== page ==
Transparency in financial reporting is a key component of robust and accountable governance, especially in emerging markets where multinational companies may be battling not only higher risks but also slowing economic growth.
A 2016 assessment by watchdog group Transparency International suggests that of the 100 largest emerging market multinationals, Indian businesses tend to disclose the most about their anti-corruption programmes, operational holdings, and country-by-country financial results.
Nine of the ten most transparent emerging market multinationals are based in India, where regulations require companies to report key financial information on subsidiaries worldwide. Six companies of the Tata Group, a Mumbai-based holding company, ranked among the top ten. Bharti Airtel, a New Delhi-based telecommunications services company, came in first. Petronas, a Malaysian oil, gas, and energy company, was the only non-Indian company in the top ten.
Multinationals in China, where state-owned and private companies have less stringent disclosure requirements than publicly listed businesses, were the most secretive. The only Chinese multinational to score in the top 25 was publicly listed tech company ZTE.
The average score of the emerging market multinationals was 3.4 out of 10, down from an average 3.6 out of 10 three years earlier and slightly lower than the average 3.8 out of 10 that the 124 largest multinationals worldwide scored in a 2014 Transparency International assessment. But emerging market multinationals tend to disclose more country-by-country information than multinationals worldwide: 9% include the data in their reports (the same as 2013), compared to 6% of the largest companies worldwide in 2014.
Research has established a firm link between transparency in financial reporting, risk, and cost of capital, said Niamh Brennan, a management professor at Ireland’s University College Dublin School of Business.
“The more companies disclose in their financial reports, the lower will be their cost of capital,” said Brennan, whose research focuses on financial reporting and corporate governance. “If a company is very secretive, it tends to be more risky.”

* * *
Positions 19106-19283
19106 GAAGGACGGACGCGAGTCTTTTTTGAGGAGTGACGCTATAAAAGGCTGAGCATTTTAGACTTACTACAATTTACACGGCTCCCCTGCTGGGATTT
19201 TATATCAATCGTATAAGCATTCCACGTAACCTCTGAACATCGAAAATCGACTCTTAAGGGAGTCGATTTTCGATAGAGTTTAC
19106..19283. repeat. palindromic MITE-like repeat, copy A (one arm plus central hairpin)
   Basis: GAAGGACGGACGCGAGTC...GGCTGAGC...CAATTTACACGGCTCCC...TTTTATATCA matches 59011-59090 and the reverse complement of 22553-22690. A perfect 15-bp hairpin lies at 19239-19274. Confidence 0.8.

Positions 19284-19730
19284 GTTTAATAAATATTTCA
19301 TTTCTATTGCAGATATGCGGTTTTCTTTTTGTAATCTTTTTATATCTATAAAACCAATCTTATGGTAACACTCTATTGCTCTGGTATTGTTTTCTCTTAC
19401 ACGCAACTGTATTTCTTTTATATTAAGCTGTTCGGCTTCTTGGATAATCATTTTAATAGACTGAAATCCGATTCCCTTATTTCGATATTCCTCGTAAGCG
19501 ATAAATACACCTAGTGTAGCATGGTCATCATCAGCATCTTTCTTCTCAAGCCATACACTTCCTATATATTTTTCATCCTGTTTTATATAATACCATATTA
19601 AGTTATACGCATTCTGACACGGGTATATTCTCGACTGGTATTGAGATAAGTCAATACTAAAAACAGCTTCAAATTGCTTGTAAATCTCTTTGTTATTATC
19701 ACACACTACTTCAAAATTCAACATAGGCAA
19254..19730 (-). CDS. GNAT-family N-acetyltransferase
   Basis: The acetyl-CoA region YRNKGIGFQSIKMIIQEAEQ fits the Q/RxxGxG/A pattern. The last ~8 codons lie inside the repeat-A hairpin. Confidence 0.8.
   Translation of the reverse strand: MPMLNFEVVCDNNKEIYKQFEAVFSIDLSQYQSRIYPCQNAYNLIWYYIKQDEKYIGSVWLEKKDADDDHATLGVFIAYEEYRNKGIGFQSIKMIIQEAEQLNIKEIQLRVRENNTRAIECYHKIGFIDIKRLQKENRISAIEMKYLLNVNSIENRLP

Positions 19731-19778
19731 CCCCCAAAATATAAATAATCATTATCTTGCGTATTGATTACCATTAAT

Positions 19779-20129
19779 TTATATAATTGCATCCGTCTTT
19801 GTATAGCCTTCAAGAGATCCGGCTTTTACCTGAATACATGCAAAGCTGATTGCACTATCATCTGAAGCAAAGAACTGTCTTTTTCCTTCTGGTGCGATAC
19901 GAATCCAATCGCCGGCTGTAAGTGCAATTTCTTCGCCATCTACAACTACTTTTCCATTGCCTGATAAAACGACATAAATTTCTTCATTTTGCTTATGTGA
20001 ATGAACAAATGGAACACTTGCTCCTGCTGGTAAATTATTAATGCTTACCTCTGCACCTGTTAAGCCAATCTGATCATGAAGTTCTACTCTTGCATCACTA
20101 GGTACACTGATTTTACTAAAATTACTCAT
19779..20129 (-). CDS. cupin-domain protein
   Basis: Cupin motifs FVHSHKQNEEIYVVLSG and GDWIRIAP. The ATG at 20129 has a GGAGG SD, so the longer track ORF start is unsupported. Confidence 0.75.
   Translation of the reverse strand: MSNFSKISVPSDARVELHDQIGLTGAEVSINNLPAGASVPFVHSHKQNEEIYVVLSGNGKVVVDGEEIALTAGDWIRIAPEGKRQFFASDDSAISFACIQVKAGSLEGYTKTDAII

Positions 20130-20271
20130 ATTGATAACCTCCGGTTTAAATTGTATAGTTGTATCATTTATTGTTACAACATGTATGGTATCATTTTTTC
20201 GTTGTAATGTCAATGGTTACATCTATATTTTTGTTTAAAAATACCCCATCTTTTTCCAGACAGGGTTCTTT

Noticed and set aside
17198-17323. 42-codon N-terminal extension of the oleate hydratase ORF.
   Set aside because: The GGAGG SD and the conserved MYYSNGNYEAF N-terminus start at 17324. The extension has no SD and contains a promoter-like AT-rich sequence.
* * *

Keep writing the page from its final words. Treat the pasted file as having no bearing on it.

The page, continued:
The disclosures Transparency International focused on in its assessments address corruption and tax evasion, hot-button issues that are top on regulators’ minds, she said. Transparency in those areas is probably a good proxy for other disclosures in financial reports, and good reporting practices tend to promote good corporate behaviour.
6 ways to make corporate reporting more transparent
To improve transparency in corporate reporting, Transparency International suggests multinationals from emerging markets do the following:
- Set up an informative and unrestricted corporate website as a standard communication tool. The website should be available in at least one international language.
- Develop best-practice anti-corruption programmes, which can act as positive differentiators and provide a competitive advantage in vying for business, particularly during slow economic periods.
- Prohibit facilitation payments, which are part of a cycle of bribery that corrodes public and business standards and poses legal and reputational risks.
- Ensure that agents and other intermediaries are contractually bound to comply with the company’s anti-bribery programmes.
- Publish lists of subsidiaries, affiliates, joint ventures, and other entities related to the company. The lists should include information such as each company name, the percentage owned by the group, the place of incorporation, and basic information on company operations. Make the lists easily accessible on corporate websites.
- Publish financial accounts for each country of operation.
10 most transparent emerging market multinationals
Indian businesses dominate the ten most transparent multinationals in emerging markets, according to Transparency International:
- Bharti Airtel, publicly listed Indian telecom
- Tata Communications, publicly listed Indian telecom
- Mahindra & Mahindra, publicly listed Indian consumer goods company
- Tata Consultancy Services, publicly listed Indian tech company
- Tata Global Beverages, publicly listed Indian consumer goods company
- Tata Motors, publicly listed Indian consumer goods company
- Tata Steel, publicly listed Indian basic materials company
- Wipro, publicly listed Indian tech company
- Petronas, state-owned Malaysian oil, gas, and energy company
- Tata Chemicals, publicly listed Indian basic materials company
—Sabine Vollmer (email@example.com) is a CGMA Magazine senior editor.